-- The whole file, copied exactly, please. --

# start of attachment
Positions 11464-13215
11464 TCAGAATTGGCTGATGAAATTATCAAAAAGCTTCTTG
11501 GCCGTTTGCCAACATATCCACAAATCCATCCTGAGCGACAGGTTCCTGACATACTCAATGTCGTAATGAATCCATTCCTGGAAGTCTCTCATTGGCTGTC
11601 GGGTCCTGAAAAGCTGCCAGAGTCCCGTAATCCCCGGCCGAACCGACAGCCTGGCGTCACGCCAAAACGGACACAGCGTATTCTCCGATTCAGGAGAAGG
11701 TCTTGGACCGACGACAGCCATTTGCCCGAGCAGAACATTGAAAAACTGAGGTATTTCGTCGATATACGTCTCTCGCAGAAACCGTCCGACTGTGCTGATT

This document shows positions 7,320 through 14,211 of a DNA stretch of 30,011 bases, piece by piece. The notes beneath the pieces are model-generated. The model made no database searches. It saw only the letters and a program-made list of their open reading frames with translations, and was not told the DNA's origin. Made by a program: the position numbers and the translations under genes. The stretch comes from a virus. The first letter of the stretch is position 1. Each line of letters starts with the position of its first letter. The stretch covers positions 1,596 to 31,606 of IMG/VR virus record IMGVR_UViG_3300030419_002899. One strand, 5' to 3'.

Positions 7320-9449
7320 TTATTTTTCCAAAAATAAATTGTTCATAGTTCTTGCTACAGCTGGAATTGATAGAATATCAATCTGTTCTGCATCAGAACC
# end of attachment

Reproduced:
Positions 11464-13215
11464 TCAGAATTGGCTGATGAAATTATCAAAAAGCTTCTTG
11501 GCCGTTTGCCAACATATCCACAAATCCATCCTGAGCGACAGGTTCCTGACATACTCAATGTCGTAATGAATCCATTCCTGGAAGTCTCTCATTGGCTGTC
11601 GGGTCCTGAAAAGCTGCCAGAGTCCCGTAATCCCCGGCCGAACCGACAGCCTGGCGTCACGCCAAAACGGACACAGCGTATTCTCCGATTCAGGAGAAGG
11701 TCTTGGACCGACGACAGCCATTTGCCCGAGCAGAACATTGAAAAACTGAGGTATTTCGTCGATATACGTCTCTCGCAGAAACCGTCCGACTGTGCTGATT

This document shows positions 7,320 through 14,211 of a DNA stretch of 30,011 bases, piece by piece. The notes beneath the pieces are model-generated. The model made no database searches. It saw only the letters and a program-made list of their open reading frames with translations, and was not told the DNA's origin. Made by a program: the position numbers and the translations under genes. The stretch comes from a virus. The first letter of the stretch is position 1. Each line of letters starts with the position of its first letter. The stretch covers positions 1,596 to 31,606 of IMG/VR virus record IMGVR_UViG_3300030419_002899. One strand, 5' to 3'.

Positions 7320-9449
7320 TTATTTTTCCAAAAATAAATTGTTCATAGTTCTTGCTACAGCTGGAATTGATAGAATATCAATCTGTTCTGCATCAGAACC